• What does stewardship have to do with love and restoration of relationship?

  • How have your temporal blessings helped or hindered your walk with God and others?

  • How have your intangible gifts, such as talents and spiritual gifts, been used in ways that help or hinder your own and others' spirituality? Is there anything you want to change, do more or less of? How?

  • Share what has happened in your life as a result of being more careful and intentional in your stewardship of the resources, tangible and intangible, which God has entrusted to you.

  • Have you been successful in encouraging another to use his or her gifts for God? What have been the results?

  • Have you changed your budget, either of money or of time?


During session 19 we learned that Christianity is not to be lived in a bubble or in isolation from secular society, but rather, because of the active and indwelling love of Christ, it should be an infectious experience that affects everyone with whom we come in contact.

Session 19: Passing It On

  • What have you learned since studying this session about how your love for God impacts your ability to be loving toward others?

  • Here is an interesting exercise: Write down the names of ten people who are mentors to you, one way or another. In the original sense of the word, you are a "disciple" to these people. Now, write down the names of ten people who might be considered your disciples. Consider what you are teaching these followers, as opposed to what you might want to teach them, now that you're paying attention.

  • Share what has happened as you and your accountability partner have tried to show love better in your families.

  • It might seem like an odd idea, but what could we humans learn from pets that might actually strengthen our relationships and make it easier for others to keep on loving us faithfully? Do you think animals might be closer to the unconditional love with which God began Creation? If so, why?


Sessions 21-26


developing positive relationships with those outside the church by kimberley tagert-paul


understanding that god provided everything for my restoration by debbonnaire kovacs


embracing the evangelistic mission of the church by balvin braham


helping believers discern where god is working by kimberley tagert-paul


helping believers use spiritual gifts to fulfill a personal call to mission and ministry by Michelle riley-jones


debriefing session by debbonnaire kovacs



Many Christians are sometimes hesitant to share their faith with people outside of the church. Discipleship assists in overcoming that hesitation. Reaching beyond the church doors is essential in discipleship.

A short skit is included in this lesson. You may want to have your group prepare for this ahead of time by assigning parts in advance. It is very simple and requires your audience to use their imagination. Be ready with other suggestions to help your group reach beyond its borders and bring the light of Christ into their world.
Session 21: Developing Positive Relationships with Those Outside the Church

To develop positive relationships with those outside the church, I am:

  • showing respect to and praying for non-Adventist and the un-churched because all are of infinite value to their Creator.

  • being a good neighbor, participating in community life, and helping those in need.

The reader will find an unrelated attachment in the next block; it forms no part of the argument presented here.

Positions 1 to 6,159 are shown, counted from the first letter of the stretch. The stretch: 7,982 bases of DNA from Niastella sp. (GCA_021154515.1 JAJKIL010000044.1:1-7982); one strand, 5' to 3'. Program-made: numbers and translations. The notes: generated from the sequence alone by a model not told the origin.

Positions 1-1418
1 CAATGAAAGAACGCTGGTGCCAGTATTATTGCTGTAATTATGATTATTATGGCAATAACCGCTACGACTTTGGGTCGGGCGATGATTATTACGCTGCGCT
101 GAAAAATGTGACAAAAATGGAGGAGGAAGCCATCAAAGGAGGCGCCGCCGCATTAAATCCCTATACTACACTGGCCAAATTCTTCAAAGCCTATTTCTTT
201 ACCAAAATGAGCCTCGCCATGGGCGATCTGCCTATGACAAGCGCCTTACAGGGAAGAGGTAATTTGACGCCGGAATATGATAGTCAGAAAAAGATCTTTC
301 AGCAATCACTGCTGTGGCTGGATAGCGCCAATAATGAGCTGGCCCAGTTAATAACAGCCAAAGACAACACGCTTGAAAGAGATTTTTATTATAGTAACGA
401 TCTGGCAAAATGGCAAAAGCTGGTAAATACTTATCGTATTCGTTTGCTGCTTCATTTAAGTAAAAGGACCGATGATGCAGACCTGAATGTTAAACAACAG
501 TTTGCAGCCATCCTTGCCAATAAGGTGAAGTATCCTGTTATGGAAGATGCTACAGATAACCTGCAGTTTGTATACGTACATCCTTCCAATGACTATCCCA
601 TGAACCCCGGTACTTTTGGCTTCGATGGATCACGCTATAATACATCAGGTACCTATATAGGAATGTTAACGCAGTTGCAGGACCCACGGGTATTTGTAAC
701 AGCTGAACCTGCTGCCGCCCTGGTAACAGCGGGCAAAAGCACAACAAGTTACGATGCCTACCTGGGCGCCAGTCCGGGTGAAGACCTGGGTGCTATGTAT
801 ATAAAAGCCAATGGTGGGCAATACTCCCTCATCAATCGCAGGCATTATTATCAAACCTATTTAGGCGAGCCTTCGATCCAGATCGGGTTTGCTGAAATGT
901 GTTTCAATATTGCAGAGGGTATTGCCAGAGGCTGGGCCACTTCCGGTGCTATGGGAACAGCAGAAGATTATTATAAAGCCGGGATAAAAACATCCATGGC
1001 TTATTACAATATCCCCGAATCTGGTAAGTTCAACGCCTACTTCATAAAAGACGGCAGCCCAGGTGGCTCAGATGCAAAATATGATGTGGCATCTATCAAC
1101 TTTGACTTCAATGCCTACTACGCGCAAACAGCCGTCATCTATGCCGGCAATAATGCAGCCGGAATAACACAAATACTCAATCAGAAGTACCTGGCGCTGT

• being ethical in all my business dealings and in my professional and personal life.

  • reflecting the character of Christ in all my interactions with others.

Big Idea

As Christ’s disciple, I am called to minister God’s love to others outside the church as well as inside of the church. My life can be an example that will bring others to Christ and then to the truth of God’s Word.


Look: Colossians 2:6-10, 2 Corinthians 9:13, John 17:23

Memorize: “I in them and you in me—so that they may be brought to complete unity. Then the world will know that you sent me and have loved them even as you have loved me” (John 17:23 NIV).
The Journey


God Loves Me as Much as He Loves Jesus

Have you ever been asked a question you were sure you knew the answer to—so confident that you knew there could be only one answer—yours? A co-worker asked me one of those questions one day. It was really quite simple, or so I thought. She asked if I thought God loves us as much as He loves Jesus. What? Was she crazy? Could she truly believe that God loves us as much as His only Son? Could it be?

I read and reread John 17:23. I had belonged to Jesus, His son, for a very long time, but the concept of just how much God loved me was about to change. A six-month study to prove this concept wrong ended not as I expected. Everything I read pointed to the fact that God does indeed love us as much as He loves Jesus. Amazing. It took a while to let the beauty of this truth sink in, but once it did, I had something more to face.

If God loves me as much as He loves Jesus, how should I love others?

Some people make it easy to love them. Others . . . well, I’m sure you know what I mean. I began looking around me. There were people everywhere. People who thought they didn’t need to change out of their pajamas before going to the store, people who thought shouting on their cell phone while walking in public was acceptable—even when they were using words that shouldn’t even be whispered—people who lived a very different lifestyle than I did. Yet, looking at them, I had to acknowledge that God loved them as much as He loved me—every one of them—no matter how I felt.

As a group, answer the following questions:

  • If God loves us as much as He loves Jesus, what does that say about how we should love others?

  • Are there any exclusions?

  • As a group, perform the following skit.

skit: Who is My Neighbor?